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Gestational diabetes: update of screening strategy and diagnostic criteria

Benhalima, Katrien; Mathieu, Chantal

Current Opinion in Obstetrics and Gynecology: December 2013 - Volume 25 - Issue 6 - p 462–467
doi: 10.1097/GCO.0000000000000028
WOMEN'S HEALTH: Edited by Joseph Aquilina

Purpose of review To review recently published studies examining new data on screening strategies and diagnostic criteria for gestational diabetes (GDM).

Recent findings Professional organizations continue to have differing recommendations concerning the best screening strategy for GDM. An independent expert panel appointed by the National Institutes of Health has recently recommended to continue with the two-step approach for screening. Recent evidence shows that the glucose challenge test seems acceptable to screen for GDM but that an Hba1c measurement is not a good alternative. The International Association of Diabetes and Pregnancy Study Groups (IADPSG) screening strategy remains controversial with studies showing a high inconsistency in associations with adverse pregnancy outcome and cost-effectiveness analyses show conflicting results. To reduce the number of oral glucose tolerance tests needed, clinical prediction models may be implemented.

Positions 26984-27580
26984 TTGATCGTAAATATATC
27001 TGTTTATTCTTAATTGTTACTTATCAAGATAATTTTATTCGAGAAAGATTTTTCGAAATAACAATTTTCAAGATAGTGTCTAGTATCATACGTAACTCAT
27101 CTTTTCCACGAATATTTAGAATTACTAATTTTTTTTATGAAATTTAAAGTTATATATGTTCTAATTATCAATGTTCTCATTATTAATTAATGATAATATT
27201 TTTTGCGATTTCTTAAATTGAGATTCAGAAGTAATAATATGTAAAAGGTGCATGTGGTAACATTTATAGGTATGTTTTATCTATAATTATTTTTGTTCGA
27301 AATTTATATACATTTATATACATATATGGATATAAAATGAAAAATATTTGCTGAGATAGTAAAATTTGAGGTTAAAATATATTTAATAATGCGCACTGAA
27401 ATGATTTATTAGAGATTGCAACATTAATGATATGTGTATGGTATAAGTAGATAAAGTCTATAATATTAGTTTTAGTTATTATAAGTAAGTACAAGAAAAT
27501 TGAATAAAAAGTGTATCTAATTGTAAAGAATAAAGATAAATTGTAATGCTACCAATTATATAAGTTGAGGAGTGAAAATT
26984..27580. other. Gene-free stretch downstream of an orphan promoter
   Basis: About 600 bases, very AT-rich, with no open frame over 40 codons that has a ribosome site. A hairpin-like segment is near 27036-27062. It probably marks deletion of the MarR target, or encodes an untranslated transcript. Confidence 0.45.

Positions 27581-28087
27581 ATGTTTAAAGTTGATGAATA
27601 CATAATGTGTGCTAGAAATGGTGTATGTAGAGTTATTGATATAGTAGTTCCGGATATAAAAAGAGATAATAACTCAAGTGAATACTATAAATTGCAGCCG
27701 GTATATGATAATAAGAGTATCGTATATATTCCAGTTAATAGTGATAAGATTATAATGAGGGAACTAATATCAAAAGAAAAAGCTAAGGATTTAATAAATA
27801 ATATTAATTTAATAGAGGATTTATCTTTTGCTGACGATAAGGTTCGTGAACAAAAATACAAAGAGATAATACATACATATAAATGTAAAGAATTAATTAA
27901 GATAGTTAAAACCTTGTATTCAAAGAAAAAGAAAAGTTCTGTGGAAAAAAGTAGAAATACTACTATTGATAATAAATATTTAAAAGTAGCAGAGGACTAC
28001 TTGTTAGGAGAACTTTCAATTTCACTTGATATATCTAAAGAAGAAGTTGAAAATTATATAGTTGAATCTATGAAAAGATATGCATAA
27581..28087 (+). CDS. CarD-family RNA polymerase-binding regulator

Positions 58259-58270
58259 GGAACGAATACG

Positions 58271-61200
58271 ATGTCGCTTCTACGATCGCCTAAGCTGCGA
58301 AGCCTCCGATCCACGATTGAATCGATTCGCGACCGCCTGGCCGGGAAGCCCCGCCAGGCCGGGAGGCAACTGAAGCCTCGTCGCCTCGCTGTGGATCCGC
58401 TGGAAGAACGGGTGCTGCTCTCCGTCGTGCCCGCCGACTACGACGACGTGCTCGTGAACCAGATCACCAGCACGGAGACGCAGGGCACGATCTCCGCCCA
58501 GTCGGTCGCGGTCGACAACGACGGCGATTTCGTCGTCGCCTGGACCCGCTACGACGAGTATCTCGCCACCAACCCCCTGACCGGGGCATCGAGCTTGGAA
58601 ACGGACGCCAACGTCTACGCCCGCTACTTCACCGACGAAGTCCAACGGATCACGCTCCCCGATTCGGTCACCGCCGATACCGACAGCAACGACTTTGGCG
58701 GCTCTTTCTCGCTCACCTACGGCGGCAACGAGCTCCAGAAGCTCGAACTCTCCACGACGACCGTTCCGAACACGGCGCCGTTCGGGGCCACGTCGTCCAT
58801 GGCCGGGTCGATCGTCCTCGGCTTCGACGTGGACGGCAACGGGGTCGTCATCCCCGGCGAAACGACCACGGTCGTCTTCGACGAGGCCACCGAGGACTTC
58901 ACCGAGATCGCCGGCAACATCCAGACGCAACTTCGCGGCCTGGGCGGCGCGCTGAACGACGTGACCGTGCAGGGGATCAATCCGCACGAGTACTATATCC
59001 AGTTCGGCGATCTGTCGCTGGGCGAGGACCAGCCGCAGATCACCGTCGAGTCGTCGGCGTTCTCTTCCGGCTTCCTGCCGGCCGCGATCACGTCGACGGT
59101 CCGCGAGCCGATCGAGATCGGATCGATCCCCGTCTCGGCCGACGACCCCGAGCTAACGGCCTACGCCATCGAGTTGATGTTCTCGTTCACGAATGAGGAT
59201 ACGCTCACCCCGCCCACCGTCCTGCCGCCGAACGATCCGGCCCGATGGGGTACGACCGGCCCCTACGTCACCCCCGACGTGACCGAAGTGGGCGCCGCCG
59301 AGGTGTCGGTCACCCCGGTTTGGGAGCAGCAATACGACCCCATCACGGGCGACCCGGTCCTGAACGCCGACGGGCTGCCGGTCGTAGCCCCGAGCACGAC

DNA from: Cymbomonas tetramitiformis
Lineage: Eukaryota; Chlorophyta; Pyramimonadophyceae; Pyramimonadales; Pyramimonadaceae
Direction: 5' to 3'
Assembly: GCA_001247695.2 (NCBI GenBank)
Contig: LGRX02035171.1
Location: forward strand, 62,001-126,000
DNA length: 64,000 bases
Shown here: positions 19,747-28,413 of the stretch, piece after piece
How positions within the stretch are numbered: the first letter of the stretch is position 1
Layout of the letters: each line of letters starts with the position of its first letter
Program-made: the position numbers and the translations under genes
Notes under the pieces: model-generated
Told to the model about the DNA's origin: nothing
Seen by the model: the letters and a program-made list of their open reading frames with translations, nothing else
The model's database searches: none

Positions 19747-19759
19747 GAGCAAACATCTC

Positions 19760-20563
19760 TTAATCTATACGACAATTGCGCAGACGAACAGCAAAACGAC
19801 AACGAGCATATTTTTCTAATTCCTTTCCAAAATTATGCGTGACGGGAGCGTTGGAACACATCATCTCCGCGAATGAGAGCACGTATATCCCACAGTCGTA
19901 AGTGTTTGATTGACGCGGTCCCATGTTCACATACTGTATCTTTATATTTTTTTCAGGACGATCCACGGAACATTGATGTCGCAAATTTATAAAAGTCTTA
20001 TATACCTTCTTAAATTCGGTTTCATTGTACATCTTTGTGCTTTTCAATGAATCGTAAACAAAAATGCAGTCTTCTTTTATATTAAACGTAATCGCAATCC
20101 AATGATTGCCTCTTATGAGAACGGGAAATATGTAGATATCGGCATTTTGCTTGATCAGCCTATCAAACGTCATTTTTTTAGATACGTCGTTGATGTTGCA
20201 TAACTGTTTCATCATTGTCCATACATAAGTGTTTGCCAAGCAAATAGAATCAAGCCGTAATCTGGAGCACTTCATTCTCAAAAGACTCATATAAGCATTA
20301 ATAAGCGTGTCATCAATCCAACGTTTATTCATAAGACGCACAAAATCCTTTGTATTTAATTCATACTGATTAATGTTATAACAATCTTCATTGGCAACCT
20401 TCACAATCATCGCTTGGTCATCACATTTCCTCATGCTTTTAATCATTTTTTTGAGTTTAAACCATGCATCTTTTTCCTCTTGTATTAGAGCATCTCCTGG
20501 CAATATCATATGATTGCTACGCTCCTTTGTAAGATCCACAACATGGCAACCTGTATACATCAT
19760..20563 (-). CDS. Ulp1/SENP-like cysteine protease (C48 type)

Summary It is now generally accepted that, especially in high-risk women, overt diabetes should be excluded at first prenatal visit. However, internationally the debate on the best screening strategy for GDM continues. In most populations the implementation of the IADPSG screening strategy will lead to an important increase in the prevalence of GDM and associated costs and workload. Risk stratification in IADPSG-positive women may reduce over-treatment. Using clinical prediction models may be a more cost-effective alternative.

Department of Endocrinology, UZ Gasthuisberg, KU Leuven, Leuven, Belgium

Correspondence to Dr K Benhalima, Department of Endocrinology, UZ Gasthuisberg, Herestraat 49, 3000 Leuven, Belgium. Tel: +3216/340614; e-mail:

© 2013 Wolters Kluwer Health | Lippincott Williams & Wilkins